Refusal to Deal, Intellectual Property Rights, and Antitrust
AbstractA vertically integrated firm, having acquired the intellectual property (IP) through innovation to become an input monopolist, can extract surplus by supplying efficient downstream competitors. That the monopolist would refuse to do so is puzzling and has led to numerous debates in antitrust. In this paper, I clarify the economic logic of refusal to deal, and identify conditions under which prohibiting such conduct would raise or lower consumer and social welfare. I further show how IP protection (as determined by IP laws) and restrictions on IP holders' conduct (as determined by antitrust laws) may interact to affect innovation incentive and post-innovation market performance.
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Bibliographic InfoPaper provided by University Library of Munich, Germany in its series MPRA Paper with number 31974.
Date of creation: Jun 2011
Date of revision:
Refusal to Deal; Intellectual Property Rights; IP protection; Antitrust; innovation;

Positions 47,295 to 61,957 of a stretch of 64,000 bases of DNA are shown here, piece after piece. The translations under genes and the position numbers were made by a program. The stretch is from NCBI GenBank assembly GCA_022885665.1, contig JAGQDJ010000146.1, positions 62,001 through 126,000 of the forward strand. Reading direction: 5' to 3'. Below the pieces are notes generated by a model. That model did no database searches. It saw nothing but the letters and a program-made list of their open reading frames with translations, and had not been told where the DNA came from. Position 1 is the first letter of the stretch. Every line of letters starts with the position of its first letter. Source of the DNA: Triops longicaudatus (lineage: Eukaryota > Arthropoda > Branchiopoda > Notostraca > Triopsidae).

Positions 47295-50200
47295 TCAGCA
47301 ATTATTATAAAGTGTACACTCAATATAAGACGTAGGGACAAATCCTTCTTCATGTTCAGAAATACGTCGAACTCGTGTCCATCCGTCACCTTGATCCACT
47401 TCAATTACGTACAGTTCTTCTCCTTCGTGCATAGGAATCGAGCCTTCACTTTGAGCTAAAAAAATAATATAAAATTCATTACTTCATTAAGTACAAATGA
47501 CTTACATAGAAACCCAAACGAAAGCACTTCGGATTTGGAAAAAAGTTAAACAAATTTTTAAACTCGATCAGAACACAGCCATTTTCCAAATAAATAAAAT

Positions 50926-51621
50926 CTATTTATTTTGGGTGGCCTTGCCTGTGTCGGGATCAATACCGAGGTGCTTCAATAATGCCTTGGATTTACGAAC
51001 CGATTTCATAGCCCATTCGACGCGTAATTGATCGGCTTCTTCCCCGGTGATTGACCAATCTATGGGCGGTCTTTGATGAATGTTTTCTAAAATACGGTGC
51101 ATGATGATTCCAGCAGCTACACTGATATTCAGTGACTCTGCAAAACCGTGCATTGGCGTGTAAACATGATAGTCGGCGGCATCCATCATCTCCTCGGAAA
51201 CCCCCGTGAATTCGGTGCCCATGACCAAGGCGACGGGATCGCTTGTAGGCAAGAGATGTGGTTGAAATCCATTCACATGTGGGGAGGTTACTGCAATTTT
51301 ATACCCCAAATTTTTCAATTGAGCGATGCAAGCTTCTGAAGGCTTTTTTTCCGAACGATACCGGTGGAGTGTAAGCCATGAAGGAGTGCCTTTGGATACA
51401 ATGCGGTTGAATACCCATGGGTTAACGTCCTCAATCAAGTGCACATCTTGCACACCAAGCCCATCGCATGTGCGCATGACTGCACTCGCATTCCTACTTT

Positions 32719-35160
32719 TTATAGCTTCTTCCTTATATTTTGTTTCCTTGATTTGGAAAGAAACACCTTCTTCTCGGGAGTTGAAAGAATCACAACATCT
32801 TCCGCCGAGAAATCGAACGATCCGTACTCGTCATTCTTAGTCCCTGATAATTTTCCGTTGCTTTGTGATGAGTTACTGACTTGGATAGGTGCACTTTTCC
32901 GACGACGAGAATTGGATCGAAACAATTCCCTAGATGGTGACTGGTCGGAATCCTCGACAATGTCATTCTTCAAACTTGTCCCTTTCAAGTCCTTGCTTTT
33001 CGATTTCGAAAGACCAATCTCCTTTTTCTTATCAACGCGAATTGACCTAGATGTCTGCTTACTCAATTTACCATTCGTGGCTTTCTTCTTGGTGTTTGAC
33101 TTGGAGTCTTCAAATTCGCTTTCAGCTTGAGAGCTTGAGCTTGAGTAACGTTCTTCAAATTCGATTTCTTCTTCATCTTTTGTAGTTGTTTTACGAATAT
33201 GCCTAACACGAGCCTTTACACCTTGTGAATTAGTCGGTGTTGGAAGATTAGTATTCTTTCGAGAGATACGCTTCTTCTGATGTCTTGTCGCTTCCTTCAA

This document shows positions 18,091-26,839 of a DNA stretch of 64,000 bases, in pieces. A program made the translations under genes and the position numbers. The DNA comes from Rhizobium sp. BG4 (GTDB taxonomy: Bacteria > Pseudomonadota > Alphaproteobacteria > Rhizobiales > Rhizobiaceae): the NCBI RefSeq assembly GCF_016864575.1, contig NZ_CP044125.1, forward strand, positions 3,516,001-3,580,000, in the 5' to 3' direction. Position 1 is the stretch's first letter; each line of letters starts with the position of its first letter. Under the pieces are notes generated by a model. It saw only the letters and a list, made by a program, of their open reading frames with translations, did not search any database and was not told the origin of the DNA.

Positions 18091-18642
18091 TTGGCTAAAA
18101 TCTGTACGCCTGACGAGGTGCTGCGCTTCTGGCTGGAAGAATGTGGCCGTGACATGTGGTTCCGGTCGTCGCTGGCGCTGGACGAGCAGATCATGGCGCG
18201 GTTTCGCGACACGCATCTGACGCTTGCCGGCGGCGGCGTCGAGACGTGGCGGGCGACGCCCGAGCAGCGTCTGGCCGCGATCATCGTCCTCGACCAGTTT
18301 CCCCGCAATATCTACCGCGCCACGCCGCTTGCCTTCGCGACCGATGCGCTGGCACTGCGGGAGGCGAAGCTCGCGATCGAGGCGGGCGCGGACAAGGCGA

Find related papers by JEL classification:
- O3 - Economic Development, Technological Change, and Growth - - Technological Change; Research and Development; Intellectual Property Rights
- L1 - Industrial Organization - - Market Structure, Firm Strategy, and Market Performance
- L4 - Industrial Organization - - Antitrust Issues and Policies
This paper has been announced in the following NEP Reports:
- NEP-ALL-2011-07-13 (All new papers)
- NEP-COM-2011-07-13 (Industrial Competition)
- NEP-IND-2011-07-13 (Industrial Organization)
- NEP-INO-2011-07-13 (Innovation)
- NEP-IPR-2011-07-13 (Intellectual Property Rights)
- NEP-REG-2011-07-13 (Regulation)
- NEP-TID-2011-07-13 (Technology & Industrial Dynamics)
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